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11
JAN

Dairy Prices Keep Rising

Filed Under: Announcements & News at 1:13 pm | By: Susan Coyle, Senior Editor
Dairy CowsIn July, the Lucky Blog explained a few of the reasons for the increased price of dairy products.  You were told that the items you loved from milk to cheese to whey protein would put a little more of a dent in your wallet than they already were. It was depressing news, and sadly it’s going to stay that way.

The past 12 months have seen nothing but price hikes. Droughts in Australia have and continue to weaken Oceania’s agricultural output while the suspension of EU dairy export subsidies hinders Europe’s dairy trade. On both ends, positive changes are hoped for but doubtful to occur anytime soon.  The little rain that does fall on Australia’s fields is quickly depleted by the parched soil. Adjustments to Europe’s policies are being considered but remain largely theoretical, and Eastern Europe is experiencing a lull in production as well as buyer interest. Moreover, the demand both for milk ingredients and protein, as well as corn and soybeans continues to grow. Customers, like you, are discovering the numerous benefits of dairy as fuel manufacturers discover corn and soybean’s diverse capabilities (i.e. their usefulness in the production of biofuel). Thus, production costs are rising in conjunction with demand, which means you, as the buyer, have to compensate. And trust me; you have.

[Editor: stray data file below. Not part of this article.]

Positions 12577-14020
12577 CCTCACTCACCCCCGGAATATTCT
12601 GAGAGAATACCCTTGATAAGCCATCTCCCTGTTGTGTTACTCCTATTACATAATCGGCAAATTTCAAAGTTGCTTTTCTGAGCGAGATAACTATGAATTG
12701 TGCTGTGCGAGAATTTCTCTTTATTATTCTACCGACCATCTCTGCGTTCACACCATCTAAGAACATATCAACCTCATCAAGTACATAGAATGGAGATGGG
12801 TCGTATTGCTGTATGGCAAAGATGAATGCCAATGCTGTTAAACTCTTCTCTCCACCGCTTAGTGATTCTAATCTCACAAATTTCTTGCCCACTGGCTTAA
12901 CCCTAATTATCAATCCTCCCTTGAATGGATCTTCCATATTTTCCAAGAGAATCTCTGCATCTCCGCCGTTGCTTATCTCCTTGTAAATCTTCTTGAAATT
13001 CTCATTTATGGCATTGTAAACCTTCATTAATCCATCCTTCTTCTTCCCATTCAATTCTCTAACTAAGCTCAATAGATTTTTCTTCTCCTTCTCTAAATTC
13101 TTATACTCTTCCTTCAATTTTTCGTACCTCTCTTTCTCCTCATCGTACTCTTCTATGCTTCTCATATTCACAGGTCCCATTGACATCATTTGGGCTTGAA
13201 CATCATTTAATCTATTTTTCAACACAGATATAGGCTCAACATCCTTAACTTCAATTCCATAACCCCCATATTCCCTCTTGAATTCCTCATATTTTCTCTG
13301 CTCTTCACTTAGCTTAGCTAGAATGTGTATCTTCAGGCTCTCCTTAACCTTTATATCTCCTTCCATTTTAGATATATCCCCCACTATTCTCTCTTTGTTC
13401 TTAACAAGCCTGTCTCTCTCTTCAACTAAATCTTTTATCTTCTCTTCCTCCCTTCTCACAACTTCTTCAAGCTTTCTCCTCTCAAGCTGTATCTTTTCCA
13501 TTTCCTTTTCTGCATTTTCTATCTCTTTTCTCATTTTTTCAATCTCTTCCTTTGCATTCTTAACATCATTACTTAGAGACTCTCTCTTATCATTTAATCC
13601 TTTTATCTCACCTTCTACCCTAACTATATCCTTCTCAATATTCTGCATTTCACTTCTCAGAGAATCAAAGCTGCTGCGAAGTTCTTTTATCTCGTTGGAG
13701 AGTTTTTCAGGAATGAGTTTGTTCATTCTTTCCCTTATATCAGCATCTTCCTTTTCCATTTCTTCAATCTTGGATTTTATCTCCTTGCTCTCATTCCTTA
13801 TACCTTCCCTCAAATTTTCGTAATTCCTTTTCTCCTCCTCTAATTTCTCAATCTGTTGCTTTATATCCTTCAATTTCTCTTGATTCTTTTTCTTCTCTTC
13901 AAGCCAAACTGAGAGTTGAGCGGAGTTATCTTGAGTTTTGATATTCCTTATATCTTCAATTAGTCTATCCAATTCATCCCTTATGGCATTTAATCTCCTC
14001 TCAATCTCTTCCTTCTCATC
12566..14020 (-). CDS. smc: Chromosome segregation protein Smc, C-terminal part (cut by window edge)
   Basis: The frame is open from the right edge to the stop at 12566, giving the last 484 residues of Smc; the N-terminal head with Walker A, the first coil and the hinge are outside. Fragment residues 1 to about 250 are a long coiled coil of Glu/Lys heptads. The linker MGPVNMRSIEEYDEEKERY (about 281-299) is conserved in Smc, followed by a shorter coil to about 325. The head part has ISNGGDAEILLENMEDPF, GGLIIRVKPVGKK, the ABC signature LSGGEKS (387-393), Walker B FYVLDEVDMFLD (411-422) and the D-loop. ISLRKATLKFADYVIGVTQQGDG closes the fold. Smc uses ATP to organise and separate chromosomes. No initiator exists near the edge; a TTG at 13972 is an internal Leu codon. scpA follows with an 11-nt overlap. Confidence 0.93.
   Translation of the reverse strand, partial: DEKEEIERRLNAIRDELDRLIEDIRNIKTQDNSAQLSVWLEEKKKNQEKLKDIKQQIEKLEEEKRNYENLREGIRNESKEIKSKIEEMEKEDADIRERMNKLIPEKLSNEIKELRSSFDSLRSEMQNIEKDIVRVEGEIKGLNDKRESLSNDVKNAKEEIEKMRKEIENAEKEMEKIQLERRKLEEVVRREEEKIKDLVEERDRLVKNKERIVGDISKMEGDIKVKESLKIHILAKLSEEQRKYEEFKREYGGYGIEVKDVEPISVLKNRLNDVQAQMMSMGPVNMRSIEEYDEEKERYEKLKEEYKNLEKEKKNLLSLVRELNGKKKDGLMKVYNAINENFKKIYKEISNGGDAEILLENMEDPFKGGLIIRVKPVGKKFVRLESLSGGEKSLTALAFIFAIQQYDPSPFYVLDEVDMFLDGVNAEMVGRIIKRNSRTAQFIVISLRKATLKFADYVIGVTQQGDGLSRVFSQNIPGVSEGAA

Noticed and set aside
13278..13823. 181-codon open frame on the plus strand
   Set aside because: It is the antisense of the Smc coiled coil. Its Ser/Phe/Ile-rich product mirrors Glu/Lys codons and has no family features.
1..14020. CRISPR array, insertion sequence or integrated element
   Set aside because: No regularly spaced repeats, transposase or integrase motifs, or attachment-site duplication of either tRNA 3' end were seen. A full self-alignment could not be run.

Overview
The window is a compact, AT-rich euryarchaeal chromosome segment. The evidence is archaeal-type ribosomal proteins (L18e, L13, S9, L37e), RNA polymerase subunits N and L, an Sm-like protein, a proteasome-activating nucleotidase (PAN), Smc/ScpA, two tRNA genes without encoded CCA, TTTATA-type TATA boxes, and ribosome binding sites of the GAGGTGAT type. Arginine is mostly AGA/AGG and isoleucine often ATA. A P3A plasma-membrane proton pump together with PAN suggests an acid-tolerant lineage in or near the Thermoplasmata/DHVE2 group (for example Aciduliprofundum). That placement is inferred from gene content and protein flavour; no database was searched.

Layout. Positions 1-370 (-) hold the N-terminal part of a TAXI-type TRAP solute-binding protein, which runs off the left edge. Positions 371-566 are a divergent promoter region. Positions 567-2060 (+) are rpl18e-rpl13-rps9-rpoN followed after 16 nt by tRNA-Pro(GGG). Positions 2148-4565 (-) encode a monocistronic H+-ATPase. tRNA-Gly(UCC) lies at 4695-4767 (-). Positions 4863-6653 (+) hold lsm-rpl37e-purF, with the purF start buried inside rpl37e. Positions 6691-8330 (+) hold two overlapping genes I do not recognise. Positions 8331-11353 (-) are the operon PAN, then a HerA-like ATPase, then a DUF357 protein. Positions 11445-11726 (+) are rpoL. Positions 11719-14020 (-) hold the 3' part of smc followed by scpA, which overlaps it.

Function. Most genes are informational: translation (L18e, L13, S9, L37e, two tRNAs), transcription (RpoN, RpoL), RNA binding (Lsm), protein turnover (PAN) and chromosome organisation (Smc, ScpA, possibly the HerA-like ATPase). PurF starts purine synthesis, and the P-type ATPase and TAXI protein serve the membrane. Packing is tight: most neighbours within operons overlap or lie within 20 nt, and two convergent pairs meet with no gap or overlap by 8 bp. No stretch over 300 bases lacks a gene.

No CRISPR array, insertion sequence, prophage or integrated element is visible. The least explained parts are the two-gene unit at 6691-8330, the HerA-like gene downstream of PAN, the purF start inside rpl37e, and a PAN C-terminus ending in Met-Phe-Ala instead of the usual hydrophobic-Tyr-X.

The retail price for 2% milk has increased by 23 percent (about a $.72 difference), and the cost of whole milk powder has gone up by 93 percent. Since the future looks stagnant, it seems you’ll have to cope with these price hikes for quite a bit longer. But, take heart; you can always compensate for the cost by cutting back on un-necessaries, such as overly processed, fat-filled junk foods. They’re defeating the point of your health-conscious dairy purchase anyway.

Further Reading: CME Daily Dairy Report
                         Cheese Reporter

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One Response to “Dairy Prices Keep Rising”

  1. Eric says:

    But it’s still cheaper than gas in Connecticut..

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